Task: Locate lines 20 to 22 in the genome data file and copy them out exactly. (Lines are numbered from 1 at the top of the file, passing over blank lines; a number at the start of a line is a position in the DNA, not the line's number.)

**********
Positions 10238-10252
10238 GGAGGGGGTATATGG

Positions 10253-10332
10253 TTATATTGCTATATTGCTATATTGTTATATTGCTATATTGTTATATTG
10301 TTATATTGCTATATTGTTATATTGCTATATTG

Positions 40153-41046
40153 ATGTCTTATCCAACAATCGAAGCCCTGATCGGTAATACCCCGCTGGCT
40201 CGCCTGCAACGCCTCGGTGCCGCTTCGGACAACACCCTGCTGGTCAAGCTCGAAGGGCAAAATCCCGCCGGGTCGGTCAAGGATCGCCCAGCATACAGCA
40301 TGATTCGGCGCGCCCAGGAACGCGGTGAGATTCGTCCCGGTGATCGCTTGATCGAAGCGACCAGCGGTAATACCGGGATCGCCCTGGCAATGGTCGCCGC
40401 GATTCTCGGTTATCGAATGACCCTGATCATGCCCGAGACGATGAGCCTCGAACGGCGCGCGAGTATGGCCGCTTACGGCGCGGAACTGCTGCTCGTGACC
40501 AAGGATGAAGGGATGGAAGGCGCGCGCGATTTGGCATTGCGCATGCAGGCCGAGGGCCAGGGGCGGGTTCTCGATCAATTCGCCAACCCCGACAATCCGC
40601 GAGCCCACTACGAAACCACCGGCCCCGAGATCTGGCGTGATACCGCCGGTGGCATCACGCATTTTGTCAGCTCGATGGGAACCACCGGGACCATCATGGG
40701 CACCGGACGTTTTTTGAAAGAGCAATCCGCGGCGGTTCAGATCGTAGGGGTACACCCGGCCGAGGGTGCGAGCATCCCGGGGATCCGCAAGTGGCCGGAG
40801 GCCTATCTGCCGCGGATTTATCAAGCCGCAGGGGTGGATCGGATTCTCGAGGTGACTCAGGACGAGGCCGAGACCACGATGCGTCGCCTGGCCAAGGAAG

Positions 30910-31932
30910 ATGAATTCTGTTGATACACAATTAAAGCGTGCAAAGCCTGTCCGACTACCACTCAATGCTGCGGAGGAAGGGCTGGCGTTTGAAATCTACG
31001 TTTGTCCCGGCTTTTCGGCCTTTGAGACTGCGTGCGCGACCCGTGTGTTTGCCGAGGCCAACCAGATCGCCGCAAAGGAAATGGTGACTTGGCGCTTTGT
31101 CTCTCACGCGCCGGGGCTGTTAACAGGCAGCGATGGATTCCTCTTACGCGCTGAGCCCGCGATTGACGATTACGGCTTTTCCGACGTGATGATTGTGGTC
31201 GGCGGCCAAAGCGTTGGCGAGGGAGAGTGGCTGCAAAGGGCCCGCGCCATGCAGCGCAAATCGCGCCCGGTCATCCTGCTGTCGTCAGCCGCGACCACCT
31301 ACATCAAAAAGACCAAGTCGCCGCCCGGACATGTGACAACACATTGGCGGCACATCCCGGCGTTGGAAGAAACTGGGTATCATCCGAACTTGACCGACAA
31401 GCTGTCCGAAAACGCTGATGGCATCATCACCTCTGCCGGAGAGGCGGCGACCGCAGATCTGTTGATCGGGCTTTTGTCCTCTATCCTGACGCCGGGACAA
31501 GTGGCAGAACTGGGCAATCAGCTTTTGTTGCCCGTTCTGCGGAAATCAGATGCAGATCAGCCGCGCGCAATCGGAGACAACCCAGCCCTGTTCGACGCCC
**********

31301 ACATCAAAAAGACCAAGTCGCCGCCCGGACATGTGACAACACATTGGCGGCACATCCCGGCGTTGGAAGAAACTGGGTATCATCCGAACTTGACCGACAA
31401 GCTGTCCGAAAACGCTGATGGCATCATCACCTCTGCCGGAGAGGCGGCGACCGCAGATCTGTTGATCGGGCTTTTGTCCTCTATCCTGACGCCGGGACAA
31501 GTGGCAGAACTGGGCAATCAGCTTTTGTTGCCCGTTCTGCGGAAATCAGATGCAGATCAGCCGCGCGCAATCGGAGACAACCCAGCCCTGTTCGACGCCC